After 15 years in the drawing board and thrice re-scheduled launch dates this year, the country’s first eco-airport, the P11-billion Bohol Panglao International Airport (also known as New Bohol International Airport) was opened by President Rodrigo Duterte November 27, 2018.
The new airport replaced Tagbilaran Airport as gateway to Bohol. The Civil Aviation Authority of the Philippines directed all airlines, including Philippine Airlines (PAL), to transfer their operations to Panglao Airport on Nov. 28, a day after the eco-friendly airport opened.
The Bohol Panglao International Airport is designed to accommodate two million passengers, more than double the capacity of the Tagbilaran airport.
Spanning 13,337 square meters, the new airport will initially have a 2,500 meter runway which can facilitate seven aircraft at a time, including long-range commercial planes for more international routes.
The National Economic Development Authority (NEDA) gave the green light for the construction of the airport way back in 2003.
When the Duterte administration took over in July, 2016, the airport was only 6.48% complete.
“Had there been delays, these did not happen during our time,” stressed Department of Transportation (DOTr) Secretary Arthur Tugade, who then ordered construction schedule to be fast-tracked 24/7.
Originally, the airport’s target completion date was set in 2021. The construction started in June 2015, but accumulated up to 48% of slippage due to delays.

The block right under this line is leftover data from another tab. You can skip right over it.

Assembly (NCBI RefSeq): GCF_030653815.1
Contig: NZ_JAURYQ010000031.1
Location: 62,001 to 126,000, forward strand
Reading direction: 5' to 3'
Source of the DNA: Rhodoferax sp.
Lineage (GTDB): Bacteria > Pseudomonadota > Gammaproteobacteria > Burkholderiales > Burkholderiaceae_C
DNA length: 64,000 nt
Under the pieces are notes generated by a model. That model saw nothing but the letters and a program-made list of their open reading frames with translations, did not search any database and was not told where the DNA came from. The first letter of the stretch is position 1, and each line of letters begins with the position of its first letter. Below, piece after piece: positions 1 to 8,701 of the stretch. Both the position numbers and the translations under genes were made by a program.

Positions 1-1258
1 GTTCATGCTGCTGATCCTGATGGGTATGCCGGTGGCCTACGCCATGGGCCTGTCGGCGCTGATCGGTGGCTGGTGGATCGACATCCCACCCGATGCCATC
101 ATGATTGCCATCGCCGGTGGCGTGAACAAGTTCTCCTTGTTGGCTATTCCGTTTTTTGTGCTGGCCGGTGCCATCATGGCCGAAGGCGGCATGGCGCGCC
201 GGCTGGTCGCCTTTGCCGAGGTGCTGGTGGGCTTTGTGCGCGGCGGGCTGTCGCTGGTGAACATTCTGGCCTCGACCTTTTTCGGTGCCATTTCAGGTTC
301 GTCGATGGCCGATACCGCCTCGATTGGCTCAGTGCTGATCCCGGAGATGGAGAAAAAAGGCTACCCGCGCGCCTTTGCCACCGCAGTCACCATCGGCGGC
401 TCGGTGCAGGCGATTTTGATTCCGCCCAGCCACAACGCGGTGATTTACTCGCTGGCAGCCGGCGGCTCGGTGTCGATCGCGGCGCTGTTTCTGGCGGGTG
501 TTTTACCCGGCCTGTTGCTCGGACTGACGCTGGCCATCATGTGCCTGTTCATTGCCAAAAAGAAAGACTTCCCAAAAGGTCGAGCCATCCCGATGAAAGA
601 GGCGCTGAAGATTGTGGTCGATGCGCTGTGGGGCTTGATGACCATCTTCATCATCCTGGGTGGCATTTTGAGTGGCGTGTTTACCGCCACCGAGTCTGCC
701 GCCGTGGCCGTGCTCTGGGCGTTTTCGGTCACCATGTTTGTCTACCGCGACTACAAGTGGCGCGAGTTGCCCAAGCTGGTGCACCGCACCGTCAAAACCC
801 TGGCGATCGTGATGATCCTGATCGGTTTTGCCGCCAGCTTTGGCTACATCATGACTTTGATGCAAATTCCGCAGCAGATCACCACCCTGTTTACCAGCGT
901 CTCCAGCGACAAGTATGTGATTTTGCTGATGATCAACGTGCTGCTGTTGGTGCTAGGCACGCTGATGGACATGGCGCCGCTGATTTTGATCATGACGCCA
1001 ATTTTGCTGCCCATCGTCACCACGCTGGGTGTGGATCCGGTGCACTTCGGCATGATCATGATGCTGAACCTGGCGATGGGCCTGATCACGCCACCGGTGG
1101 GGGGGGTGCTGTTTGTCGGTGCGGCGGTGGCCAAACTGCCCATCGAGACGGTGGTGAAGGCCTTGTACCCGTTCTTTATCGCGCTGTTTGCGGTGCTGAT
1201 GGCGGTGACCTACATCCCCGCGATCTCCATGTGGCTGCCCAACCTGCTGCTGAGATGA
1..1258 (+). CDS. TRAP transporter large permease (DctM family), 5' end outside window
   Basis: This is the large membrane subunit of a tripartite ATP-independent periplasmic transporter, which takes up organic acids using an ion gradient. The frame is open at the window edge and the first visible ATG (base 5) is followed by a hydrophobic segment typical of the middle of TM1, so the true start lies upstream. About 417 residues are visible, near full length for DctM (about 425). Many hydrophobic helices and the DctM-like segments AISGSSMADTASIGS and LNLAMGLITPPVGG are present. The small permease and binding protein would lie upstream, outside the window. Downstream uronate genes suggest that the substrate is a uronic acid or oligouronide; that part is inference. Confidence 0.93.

“We needed a catch-up plan for the Panglao airport. The 2021 target was just too long. How can you explain to the people that it took you six years to build an airport? So, we speeded it up,” according to the DOTr secretary.
At first, the DOTr targeted to finish the project this June, with commercial operations to start August, 2018. Then came August, the agency re-set the airport’s inauguration date for October, 2018.
Dubbed the “Green Gateway to the World,” the Panglao airport will be the country’s first eco-airport, which held to the highest standards of green and sustainable structure.
“This is the kind of airport we should be building, an airport that has regard for the environment and the future generations,” Tugade stressed.
The airport will use mostly natural ventilation. Solar panels will also be installed on the Passenger Terminal Building roof, which can cover around one-third of the airport’s passenger terminal building energy requirement.
It is also expected to boost tourist arrivals and improve trade in the area.
The passenger terminal building (PTB) has an area of 13,884 sqm. and equipped with 3 boarding bridges and a baggage handling system.
The apron was likewise engineered to accommodate seven aircraft at one time, including large aircraft for international flights.
The DOTr earlier granted “Original Proponent Status” to Aboitiz Infra Capital, Inc., the infrastructure business unit of the Aboitiz Group for the operations and maintenance, future development and expansion of the airport.